a significant number of graduate Education courses chosen in consultation with the
student's dissertation advisor.)
3. Twelve hours of MATH 8000
Overall policy guidelines have been established by the Department of Mathematics and Statistics with respect to work within these specialty areas.
Preliminary Examinations
The Doctoral Preliminary Examinations will be administered twice each year (in May and in August) and are offered in the eight areas corresponding to the following graduate core courses:
 Algebra (MATH 53265327)
 Complex Analysis (MATH 53205321)
 Ordinary Differential Equations (MATH 5330)/Partial Differential Equations (MATH 5332)
 Numerical Analysis (MATH 53345335)
 Real Analysis (MATH 53225323)
 Topology (MATH 53245325)
 Probability and Statistics (STAT 53285329)
 Applied Statistics (STAT 53735374)
Each examination is four hours long with content based on important fundamental concepts in the area. Students should NOT infer that the Preliminary Examination is equivalent to a Final Examination over the respective core area. Rather, each examination is developed by a committee of faculty in the respective core area in consultation with the Graduate Committee. The topics over which a student can be tested are listed in the Preliminary Examination Topics List which is available from the Graduate Advisor.
At least three weeks prior to taking a Preliminary Examination the student must inform the Graduate Advisor which examinations he/she wishes to take. Up to three different examinations can be taken in each administration of the Preliminary examinations. A grade of P (pass) or F (fail) will be given in each examination. The policy is below.
Definitions:
 Category A: Graduate students with a Master's degree in Math or Stat.
 Category B: Graduate students who are not in Category A.
 An attempt: A student is said to have attempted an exam when they have seen the contents of an exam while it is being administered.
 Prelim requirements: Students have to pass 3 exams in different subject areas. One subject area must be from the "pure mathematics" group: Algebra, Complex analysis, Real analysis, or Topology. Students in statistics concentration must pass the Probability and Statistics exam.
Remark: Signing up for an exam and not showing up does not constitute an attempt.
Policy: Students in Category A are required to finish the prelim requirements for their concentration by the beginning of their third academic year. Category B students are required to finish the prelim requirements for their concentration by the beginning of their fourth academic year. All students are allowed a maximum of 12 attempts with a maximum of three attempts per area. Note that an academic year starts with the Fall semester.
Any student who does not successfully complete the Doctoral Preliminary Examinations according to the policy stated above may not continue in the Doctoral Program in the Department of Mathematics and Statistics at Texas Tech University.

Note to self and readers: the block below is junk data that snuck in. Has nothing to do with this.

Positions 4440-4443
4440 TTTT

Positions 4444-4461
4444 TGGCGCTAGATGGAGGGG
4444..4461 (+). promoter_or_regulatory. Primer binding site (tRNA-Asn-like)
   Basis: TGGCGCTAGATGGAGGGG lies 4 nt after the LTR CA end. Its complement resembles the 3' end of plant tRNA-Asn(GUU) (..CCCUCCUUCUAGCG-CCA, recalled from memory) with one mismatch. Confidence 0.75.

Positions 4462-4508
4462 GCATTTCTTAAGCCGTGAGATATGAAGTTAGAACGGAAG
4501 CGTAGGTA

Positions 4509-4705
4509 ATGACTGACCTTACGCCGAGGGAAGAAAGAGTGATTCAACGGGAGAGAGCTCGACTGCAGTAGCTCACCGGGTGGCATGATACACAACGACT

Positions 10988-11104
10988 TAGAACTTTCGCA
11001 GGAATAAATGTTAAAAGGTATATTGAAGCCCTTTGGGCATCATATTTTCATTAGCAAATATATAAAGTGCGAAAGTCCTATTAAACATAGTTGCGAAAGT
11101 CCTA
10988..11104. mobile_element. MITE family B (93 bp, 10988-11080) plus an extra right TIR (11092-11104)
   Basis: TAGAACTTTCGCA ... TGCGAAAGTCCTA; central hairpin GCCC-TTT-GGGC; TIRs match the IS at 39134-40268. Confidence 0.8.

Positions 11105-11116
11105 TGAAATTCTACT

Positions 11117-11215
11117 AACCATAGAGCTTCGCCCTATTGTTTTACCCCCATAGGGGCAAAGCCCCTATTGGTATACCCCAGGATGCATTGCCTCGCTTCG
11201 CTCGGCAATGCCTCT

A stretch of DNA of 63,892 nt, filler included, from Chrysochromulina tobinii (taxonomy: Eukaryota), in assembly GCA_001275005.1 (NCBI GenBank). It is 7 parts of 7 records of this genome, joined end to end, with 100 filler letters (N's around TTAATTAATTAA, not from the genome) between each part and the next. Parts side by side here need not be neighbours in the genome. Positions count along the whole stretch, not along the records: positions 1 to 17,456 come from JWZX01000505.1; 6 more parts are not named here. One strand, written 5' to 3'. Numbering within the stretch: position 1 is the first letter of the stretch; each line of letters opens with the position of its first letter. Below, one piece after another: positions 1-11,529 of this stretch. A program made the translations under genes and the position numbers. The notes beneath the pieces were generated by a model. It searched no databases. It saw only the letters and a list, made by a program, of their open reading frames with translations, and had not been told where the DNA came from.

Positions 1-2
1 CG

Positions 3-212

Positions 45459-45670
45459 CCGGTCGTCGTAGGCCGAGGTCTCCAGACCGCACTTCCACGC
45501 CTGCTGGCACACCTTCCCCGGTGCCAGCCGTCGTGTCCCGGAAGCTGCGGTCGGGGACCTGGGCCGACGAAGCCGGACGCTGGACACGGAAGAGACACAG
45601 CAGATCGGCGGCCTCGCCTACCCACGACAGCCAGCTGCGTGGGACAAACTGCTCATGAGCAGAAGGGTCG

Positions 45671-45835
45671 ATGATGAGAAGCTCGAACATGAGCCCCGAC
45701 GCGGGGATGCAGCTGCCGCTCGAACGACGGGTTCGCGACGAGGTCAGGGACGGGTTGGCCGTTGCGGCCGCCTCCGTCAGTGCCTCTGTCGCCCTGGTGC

Qualifying Examination
Each doctoral student will be required to pass a Qualifying Examination on advanced topics beyond those covered in the Preliminary Examinations. In general, the Qualifying Examination will follow the format established by the Texas Tech University Graduate Catalog. Any exceptions to this format must be agreed upon by both the student's Doctoral Advisory Committee and the Graduate Advisor.
Foreign Language Requirement
Any foreign language requirement will be at the discretion of the student's dissertation advisor.
Note to all Ph.D. Students:
 Preliminary Examination: Only those students who have passed the preliminary examination requirement are eligible to take MATH 8000. The students should check with the instructor of record in the year the preliminary exams are administered to find out the exact list of topics for the prelim exam.
 Dissertation: A dissertation is required of every candidate for the doctoral degree. This requirement is separate and apart from other requirements in the doctoral program. Consequently, successful performance in other areas does not necessarily guarantee the acceptance of a dissertation. The dissertation should embody a significant contribution to new information to the subject.
 Each doctoral student should become familiar with the university and departmental requirements and deadlines for the doctoral degree.
 Final Examination: A final public oral examination over the student's dissertation topics is required of every candidate for the doctorate.
 If a student passes a prelim without having taken the corresponding course sequence in our department, he or she is exempt from that specific sequence requirement. However, unless the student has appropriate transfer credit accepted by the department and the Graduate School, he or she must still complete the required number of foundational sequences and courses for his or her concentration. See Rules 2b and 3a below for information on transfer credit.
Transfer of Courses
With the permission of the graduate advisor:
 One course (3 credit hours) may transfer towards a grad certificate provided there is an equivalent TTU course.
 Two courses (6 credit hours) may transfer towards a Master's degree, provided there
is an equivalent TTU course.
 A core course/sequence from a Master's degreegranting institution will not transfer.
 Students can be exempted from a core course/sequence by passing the corresponding Ph.D. prelim exam at TTU.
 Up to 10 courses (30 credit hours) from a doctoral degreegranting institution may
transfer towards a Ph. D. degree.
 A course/sequence from a Ph.D. degreegranting institution may transfer if the student has passed the corresponding prelim exam at TTU.
 No courses from a Master's degreegranting institution will be granted transfer credit.
 No course or credit from an undergraduate program will be allowed to transfer toward a graduate degree or certificate.
Department of Mathematics & Statistics

Address
Texas Tech University, 1108 Memorial Circle, Lubbock, TX 794091042 
Phone
806.742.2566 
Email
math.dept@ttu.edu